A*
A*
A

After graduation


The stats in this section relate to the general subject area/s at this university – not this specific course. We show this where there isn't enough data about the course, or where this is the most detailed info available to us.

Law

What are graduates doing after six months?

This is what graduates told us they were doing (and earning), shortly after completing their course. We've crunched the numbers to show you if these immediate prospects are high, medium or low, compared to those studying this subject/s at other universities.

£24,800
high
Average annual salary
98%
high
Employed or in further education
70%
low
Employed in a role where degree was essential or beneficial

Top job areas of graduates

14%
Legal associate professionals
12%
Teaching and educational professionals
8%
Legal professionals
What do graduate employment figures really tell you?

Law graduates tend to go into the legal industry, and they usually take similar routes. Jobs are competitive — often very competitive - but starting salaries are good and high fliers can earn serious money - starting on over £24k in London on average. Be aware though - some careers, especially as barristers, can take a while to get into, and the industry is changing as the Internet, automation and economic change all have an effect, If you want to qualify to practise law, you need to take a professional qualification — many law graduates then go on to law school. If you want to go into work, then a lot of law graduates take trainee or paralegal roles and some do leave the law altogether, often for jobs in management, finance and the police force. A small proportion of law graduates also move into another field for further study. Management, accountancy and teaching are all popular for these career changers, so if you do take a law degree and decide it’s not for you, there are options.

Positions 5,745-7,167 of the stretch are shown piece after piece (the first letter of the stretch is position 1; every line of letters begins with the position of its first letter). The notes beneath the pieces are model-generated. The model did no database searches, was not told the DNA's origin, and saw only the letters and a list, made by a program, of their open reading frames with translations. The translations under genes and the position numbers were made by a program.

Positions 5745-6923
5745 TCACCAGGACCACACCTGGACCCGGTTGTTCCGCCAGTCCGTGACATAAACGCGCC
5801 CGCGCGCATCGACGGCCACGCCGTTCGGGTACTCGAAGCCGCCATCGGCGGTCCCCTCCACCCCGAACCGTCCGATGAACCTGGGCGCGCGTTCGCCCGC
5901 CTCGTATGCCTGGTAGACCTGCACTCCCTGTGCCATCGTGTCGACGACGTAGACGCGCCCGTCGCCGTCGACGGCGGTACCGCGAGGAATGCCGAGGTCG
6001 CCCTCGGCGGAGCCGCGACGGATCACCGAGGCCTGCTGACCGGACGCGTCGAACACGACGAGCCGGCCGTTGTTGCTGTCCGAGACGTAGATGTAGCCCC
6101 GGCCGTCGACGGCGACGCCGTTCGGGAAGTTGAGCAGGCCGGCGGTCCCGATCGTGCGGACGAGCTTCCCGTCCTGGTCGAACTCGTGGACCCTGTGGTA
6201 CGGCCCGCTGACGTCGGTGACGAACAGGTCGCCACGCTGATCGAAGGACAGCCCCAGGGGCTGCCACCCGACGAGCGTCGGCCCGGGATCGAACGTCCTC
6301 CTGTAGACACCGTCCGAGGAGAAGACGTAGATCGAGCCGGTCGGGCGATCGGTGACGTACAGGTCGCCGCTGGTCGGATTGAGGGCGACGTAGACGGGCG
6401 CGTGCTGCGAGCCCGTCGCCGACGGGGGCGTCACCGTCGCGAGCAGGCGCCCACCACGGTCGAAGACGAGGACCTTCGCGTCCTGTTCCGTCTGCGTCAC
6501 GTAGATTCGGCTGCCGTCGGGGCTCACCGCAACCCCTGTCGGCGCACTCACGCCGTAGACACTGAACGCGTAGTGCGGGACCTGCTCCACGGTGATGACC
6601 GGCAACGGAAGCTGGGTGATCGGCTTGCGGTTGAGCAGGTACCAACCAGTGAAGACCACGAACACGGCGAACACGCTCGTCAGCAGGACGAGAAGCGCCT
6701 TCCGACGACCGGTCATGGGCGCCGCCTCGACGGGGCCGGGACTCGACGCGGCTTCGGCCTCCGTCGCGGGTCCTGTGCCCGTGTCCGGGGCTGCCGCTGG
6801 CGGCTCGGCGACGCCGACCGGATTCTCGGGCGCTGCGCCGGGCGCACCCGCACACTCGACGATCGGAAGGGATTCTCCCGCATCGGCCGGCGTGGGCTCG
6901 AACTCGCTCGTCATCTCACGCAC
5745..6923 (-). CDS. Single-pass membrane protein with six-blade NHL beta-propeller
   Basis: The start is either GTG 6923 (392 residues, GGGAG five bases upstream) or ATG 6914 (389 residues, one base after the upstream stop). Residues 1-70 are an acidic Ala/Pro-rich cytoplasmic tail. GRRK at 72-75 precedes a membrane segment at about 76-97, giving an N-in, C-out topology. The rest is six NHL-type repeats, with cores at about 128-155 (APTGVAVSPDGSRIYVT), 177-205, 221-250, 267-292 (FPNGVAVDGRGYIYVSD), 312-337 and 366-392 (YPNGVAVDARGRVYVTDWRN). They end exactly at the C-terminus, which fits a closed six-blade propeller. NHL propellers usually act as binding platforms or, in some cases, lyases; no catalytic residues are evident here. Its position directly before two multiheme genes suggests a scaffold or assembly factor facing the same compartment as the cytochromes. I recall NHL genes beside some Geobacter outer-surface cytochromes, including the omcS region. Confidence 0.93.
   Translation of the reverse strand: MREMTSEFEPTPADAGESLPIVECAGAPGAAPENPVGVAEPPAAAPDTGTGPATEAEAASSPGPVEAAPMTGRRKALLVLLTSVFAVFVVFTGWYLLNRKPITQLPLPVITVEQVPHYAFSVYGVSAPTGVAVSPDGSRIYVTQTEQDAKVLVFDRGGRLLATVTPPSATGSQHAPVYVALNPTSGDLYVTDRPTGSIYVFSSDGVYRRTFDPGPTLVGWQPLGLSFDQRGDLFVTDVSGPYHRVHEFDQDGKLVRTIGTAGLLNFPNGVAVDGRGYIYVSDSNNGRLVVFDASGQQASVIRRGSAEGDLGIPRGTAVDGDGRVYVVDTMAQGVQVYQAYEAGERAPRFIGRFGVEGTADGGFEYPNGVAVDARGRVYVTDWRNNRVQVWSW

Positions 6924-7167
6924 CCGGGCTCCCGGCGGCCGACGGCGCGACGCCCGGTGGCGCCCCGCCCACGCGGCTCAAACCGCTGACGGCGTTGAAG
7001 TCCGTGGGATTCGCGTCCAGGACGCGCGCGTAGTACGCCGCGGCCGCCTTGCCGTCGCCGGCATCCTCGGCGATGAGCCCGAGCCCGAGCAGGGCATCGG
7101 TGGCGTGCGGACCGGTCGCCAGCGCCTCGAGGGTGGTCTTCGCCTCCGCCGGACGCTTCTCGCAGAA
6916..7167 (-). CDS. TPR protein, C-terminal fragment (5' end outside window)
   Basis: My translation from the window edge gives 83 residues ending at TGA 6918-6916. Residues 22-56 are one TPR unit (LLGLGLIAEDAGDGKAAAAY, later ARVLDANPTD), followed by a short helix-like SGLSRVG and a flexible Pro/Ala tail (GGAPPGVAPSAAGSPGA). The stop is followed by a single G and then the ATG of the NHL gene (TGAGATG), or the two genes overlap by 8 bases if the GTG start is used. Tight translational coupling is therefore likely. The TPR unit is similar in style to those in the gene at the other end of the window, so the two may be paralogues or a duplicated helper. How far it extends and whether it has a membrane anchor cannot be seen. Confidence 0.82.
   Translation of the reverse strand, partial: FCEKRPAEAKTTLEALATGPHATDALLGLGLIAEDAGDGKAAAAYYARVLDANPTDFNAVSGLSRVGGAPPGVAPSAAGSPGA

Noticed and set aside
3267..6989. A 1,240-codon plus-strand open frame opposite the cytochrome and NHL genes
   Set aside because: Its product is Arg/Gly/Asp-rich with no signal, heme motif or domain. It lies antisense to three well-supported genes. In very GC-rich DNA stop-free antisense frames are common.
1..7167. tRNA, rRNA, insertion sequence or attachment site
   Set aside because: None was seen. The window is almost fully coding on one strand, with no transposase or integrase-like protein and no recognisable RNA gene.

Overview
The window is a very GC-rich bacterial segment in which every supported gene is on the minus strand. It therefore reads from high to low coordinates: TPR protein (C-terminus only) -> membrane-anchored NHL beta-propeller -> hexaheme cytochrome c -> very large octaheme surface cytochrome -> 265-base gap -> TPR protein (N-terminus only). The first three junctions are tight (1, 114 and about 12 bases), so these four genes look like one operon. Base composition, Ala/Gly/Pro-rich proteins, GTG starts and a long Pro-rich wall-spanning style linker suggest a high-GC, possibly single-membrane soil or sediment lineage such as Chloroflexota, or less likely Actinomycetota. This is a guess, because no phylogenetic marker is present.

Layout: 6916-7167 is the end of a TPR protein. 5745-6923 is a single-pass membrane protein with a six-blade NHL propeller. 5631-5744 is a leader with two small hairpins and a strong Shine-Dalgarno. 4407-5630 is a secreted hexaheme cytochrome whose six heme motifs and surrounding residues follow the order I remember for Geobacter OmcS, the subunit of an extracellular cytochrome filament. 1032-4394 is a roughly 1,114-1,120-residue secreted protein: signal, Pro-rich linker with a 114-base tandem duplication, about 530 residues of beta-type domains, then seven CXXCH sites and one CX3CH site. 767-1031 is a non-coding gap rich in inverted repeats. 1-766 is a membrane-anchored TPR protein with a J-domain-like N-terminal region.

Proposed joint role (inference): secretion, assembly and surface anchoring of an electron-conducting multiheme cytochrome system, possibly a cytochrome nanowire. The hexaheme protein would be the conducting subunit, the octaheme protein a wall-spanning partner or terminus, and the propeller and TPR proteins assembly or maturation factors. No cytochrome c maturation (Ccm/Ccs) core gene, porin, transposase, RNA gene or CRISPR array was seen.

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This is what the university has told Ucas about the criteria they expect applicants to satisfy; some may be compulsory, others may be preferable.

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This is the percentage of applicants to this course who received an offer last year, through Ucas.

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This is what the university has told Ucas about the course. Use it to get a quick idea about what makes it unique compared to similar courses, elsewhere.

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Course location and department:

This is what the university has told Ucas about the course. Use it to get a quick idea about what makes it unique compared to similar courses, elsewhere.